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  • leafytree2020
    replied
    Thanks for your replies.

    No mention of it tenancy agreement, and it wasn't recorded in the agency's inventory, although I did add my own notes and photographs of the condition at the time of moving in. I guess it means that I keep it relatively clean for my own purposes while living here and as long as it's still ok when we leave no need to arrange professional clean again. I think it's one of those things that had it been professionally cleaned when we started our tenancy, I would be more inclined to keep it up, but that was not the case.

    I don't think it would be safe to do it myself, as access is awkward and needs to be done from a tall ladder.

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  • AndrewDod
    replied
    As above.
    Cleaning = your responsibility
    Maintenance is your responsibility if you break it
    Otherwise required maintenance is the landlords responsibility if that work actually needs doing

    Unless your contract says otherwise

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  • MdeB
    replied
    Originally posted by leafytree2020 View Post
    Whose responsibility, out of the landlord or ourselves, is it to clean and maintain the patio roof?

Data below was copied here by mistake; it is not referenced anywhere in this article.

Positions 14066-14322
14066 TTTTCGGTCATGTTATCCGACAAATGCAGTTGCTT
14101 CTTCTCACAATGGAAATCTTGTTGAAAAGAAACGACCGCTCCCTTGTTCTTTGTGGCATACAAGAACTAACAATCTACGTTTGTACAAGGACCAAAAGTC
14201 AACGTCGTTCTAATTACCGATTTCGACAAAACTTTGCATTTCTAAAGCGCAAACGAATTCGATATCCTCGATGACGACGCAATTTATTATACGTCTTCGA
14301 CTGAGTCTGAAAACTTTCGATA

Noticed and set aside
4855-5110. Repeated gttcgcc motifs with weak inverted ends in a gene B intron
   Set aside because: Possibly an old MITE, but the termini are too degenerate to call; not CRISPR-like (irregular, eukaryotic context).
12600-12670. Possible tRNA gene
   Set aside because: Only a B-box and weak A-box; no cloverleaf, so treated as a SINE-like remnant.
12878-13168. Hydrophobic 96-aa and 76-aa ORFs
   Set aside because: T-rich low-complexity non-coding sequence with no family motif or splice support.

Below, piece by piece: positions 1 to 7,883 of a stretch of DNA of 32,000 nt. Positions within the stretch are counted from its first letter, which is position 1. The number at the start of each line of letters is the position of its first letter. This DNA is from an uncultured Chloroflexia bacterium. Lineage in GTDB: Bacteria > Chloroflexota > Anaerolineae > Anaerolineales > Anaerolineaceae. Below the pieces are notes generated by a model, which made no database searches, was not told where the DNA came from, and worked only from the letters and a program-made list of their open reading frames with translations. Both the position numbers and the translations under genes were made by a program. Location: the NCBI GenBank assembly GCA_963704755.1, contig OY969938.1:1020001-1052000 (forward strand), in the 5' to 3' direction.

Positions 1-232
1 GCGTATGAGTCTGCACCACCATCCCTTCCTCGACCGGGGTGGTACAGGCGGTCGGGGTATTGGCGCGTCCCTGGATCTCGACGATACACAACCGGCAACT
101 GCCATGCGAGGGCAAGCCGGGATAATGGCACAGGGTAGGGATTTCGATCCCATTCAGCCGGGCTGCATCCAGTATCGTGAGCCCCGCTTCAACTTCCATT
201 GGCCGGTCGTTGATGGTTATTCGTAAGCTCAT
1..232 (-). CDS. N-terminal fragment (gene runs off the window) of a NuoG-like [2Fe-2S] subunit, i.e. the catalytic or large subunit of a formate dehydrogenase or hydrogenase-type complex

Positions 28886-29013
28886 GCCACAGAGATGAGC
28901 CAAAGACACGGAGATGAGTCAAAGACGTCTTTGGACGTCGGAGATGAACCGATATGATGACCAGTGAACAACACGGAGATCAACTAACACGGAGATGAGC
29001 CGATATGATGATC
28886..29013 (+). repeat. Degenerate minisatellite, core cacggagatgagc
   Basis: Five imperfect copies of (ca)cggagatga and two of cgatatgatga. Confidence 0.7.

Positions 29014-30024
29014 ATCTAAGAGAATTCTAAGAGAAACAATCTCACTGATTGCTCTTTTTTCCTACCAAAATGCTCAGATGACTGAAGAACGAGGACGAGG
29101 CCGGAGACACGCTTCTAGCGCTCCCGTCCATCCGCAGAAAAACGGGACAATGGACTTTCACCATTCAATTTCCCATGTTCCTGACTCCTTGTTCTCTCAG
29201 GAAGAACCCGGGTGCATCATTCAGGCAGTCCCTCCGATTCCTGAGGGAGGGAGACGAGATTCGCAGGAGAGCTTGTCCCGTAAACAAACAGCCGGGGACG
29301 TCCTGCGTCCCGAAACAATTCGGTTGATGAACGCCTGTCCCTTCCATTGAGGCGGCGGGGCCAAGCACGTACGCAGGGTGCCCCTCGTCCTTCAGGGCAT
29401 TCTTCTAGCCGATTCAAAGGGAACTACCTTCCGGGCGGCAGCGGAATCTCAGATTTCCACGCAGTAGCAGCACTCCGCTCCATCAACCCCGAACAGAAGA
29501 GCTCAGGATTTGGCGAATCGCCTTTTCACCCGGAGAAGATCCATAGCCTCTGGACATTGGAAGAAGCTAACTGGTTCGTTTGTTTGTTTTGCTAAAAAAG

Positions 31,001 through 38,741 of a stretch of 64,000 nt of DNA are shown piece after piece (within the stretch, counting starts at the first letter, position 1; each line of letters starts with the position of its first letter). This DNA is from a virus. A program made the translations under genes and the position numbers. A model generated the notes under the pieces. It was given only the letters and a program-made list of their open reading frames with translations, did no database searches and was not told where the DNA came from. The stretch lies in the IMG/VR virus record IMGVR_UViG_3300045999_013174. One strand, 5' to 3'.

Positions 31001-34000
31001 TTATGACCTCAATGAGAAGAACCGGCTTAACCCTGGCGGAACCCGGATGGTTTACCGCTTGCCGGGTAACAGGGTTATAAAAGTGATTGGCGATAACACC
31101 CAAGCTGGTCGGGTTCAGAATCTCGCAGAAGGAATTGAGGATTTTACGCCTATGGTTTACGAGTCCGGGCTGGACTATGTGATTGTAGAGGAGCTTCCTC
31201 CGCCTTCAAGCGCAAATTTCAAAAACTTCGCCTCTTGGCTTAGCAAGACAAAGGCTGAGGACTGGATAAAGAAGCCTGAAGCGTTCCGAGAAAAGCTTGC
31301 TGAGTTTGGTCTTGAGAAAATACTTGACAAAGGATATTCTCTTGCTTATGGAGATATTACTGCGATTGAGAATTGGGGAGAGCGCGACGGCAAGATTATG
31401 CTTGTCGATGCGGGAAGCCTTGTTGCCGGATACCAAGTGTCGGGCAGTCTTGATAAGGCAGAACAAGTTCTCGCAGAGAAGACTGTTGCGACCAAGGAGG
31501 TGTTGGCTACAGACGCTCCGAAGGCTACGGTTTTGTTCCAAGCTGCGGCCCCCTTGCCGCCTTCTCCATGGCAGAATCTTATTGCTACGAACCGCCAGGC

Cleaning is a "prettiness" issue imo.
    So if you want it looking nice, then that makes it your responsibility.

    Maintenance (e.g. repainting to prevent deterioration, repairing damage not caused by tenant where the repair is necessary) I would say is LL responsibility.

    Example of necessary repair: the structure is rotted or rusted and in danger of collapse.

    Example of unnecessary repair: double skinned perspex roofing sheets where outer skin is damaged allowing rain in to the gap but inner skin is undamaged.

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  • jpkeates
    replied
    Unless the tenancy agreement covers it (which presumably it doesn't) the basic rule is that the landlord is responsible for the fabric of the building and the tenant responsible for the routine maintenance.

    Lord Denning in Warren v Keen is usually seen as the best summary.